Sunday, May 23, 2010

City Island Scores With Human Touch

The new film City Island would have us believe that truth is indeed far, far stranger than fiction.
Well, we all know many truths that are far stranger than fiction.
And presumably we also know truths about ourselves that not only defy reason but might also have the makings of a truly incredible story.
And while City Island is a rather incredible story it's also consistently funny, human and endearing.
This is due mostly to the fine ensemble cast that includes Andy Garcia, Julianna Margulies, Steven Strait, Alan Arkin, Emily Mortimer, Ezra Miller, and Dominik Garc√ća-Lorido.
The whole scenario revolves around the members of the Rizzo family and their lives on an off the fishing village of City Island, a wisp of land that is actually part of the Bronx. As the family patriarch Andy Garcia scores beautifully and holds the whole story together. Strait, Marguilies and Miller are also outstanding in their roles.
This is a family that harbors individual secrets.
None of the secrets are so terribly sinister or shameful that they will shock you. The film is in no way sordid or bleak. There aren't any murders or dead bodies or sexual predators lurking in the background.
But the film does speak of our public and private selves -- the faces we show to the world vs. the real people behind the masks and the parts of our past that we may not always be proud of or be willing to admit.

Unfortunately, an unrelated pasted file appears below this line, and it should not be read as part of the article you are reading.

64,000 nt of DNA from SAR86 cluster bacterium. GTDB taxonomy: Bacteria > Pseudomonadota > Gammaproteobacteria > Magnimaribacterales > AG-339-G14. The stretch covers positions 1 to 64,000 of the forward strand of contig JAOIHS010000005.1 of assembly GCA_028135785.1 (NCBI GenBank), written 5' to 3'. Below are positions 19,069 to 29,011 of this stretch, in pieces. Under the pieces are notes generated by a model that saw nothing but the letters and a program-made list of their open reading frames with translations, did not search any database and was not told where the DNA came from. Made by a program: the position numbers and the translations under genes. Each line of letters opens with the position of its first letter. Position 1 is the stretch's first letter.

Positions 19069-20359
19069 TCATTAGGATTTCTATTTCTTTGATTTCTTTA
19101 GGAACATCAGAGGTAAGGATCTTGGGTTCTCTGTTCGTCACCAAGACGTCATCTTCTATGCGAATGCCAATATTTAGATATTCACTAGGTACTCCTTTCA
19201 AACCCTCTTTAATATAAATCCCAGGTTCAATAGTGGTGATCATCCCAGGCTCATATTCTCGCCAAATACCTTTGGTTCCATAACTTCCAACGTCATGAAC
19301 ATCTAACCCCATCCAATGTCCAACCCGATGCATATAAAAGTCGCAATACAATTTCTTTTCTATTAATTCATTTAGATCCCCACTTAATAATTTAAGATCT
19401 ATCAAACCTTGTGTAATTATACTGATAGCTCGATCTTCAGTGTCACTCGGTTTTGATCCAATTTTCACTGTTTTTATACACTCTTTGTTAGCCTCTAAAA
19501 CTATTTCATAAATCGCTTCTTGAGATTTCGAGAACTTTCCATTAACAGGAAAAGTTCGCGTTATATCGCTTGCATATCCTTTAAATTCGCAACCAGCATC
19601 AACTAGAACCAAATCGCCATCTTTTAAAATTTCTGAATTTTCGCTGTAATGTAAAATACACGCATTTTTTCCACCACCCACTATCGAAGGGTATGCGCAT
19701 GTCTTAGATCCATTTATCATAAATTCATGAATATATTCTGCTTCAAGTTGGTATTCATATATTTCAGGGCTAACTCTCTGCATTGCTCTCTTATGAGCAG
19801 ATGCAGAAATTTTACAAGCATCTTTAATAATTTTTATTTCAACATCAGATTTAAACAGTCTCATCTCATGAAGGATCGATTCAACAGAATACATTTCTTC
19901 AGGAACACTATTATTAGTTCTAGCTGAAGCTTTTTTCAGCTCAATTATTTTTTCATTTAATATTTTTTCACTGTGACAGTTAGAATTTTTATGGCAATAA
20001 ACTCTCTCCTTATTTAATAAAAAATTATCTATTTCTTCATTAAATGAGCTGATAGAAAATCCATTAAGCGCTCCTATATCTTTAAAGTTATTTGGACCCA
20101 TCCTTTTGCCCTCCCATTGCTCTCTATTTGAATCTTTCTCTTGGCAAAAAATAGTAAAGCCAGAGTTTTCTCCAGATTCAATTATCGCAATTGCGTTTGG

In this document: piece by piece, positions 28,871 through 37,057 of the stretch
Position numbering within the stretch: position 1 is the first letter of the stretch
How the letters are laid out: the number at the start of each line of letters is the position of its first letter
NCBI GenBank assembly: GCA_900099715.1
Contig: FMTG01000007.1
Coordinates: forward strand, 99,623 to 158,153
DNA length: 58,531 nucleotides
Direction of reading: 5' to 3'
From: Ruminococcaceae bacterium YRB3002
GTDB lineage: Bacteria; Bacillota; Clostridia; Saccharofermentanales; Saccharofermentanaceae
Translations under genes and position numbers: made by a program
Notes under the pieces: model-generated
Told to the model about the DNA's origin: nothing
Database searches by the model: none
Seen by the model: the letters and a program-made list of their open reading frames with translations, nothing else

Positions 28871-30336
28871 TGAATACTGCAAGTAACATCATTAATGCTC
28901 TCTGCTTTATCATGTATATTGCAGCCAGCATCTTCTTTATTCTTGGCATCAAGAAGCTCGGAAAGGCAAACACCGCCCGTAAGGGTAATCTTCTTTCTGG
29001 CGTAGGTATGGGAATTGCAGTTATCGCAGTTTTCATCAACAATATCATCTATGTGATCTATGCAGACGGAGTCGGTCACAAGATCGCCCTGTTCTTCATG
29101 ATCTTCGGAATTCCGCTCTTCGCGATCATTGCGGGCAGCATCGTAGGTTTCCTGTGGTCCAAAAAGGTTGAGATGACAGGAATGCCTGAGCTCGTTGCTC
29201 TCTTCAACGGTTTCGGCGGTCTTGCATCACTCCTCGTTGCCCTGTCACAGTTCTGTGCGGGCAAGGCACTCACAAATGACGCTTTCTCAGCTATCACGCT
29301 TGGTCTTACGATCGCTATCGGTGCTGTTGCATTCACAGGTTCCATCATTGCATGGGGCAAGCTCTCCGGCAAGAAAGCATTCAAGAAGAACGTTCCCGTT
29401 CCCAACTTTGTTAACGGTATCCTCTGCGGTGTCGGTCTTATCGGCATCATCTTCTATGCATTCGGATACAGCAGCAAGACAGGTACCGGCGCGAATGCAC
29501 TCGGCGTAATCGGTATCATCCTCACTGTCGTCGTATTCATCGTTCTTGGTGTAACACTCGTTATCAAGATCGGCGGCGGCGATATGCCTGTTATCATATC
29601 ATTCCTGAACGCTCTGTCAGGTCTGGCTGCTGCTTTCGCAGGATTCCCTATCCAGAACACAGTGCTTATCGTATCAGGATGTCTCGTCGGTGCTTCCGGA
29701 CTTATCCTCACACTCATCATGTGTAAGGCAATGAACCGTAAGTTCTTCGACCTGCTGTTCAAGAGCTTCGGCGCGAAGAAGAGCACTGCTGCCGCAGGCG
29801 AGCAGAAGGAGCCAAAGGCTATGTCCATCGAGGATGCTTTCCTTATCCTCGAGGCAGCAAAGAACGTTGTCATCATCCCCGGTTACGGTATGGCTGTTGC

It's great to see Andy Garcia back on the big screen in a role that showcases all of his many talents: his fine timing, his knowing glance, his natural demeanor and the simple truth that he brings to a role -- the honesty that lives within those penetrating eyes. Marguilies is both tough and tender and engaging throughout in a surprising role. And Strait and Miller bring smoldering heat and spontaneous comedy respectively to their roles.
You'll scratch your head at the plot as it unfolds but you'll keep watching and laughing.
This is a sweet, funny, delightful film that ultimately triumphs over its implausibility.
City Island reminds us that no matter our secrets or our geography, none of us really lives on an island.
I recommend it.

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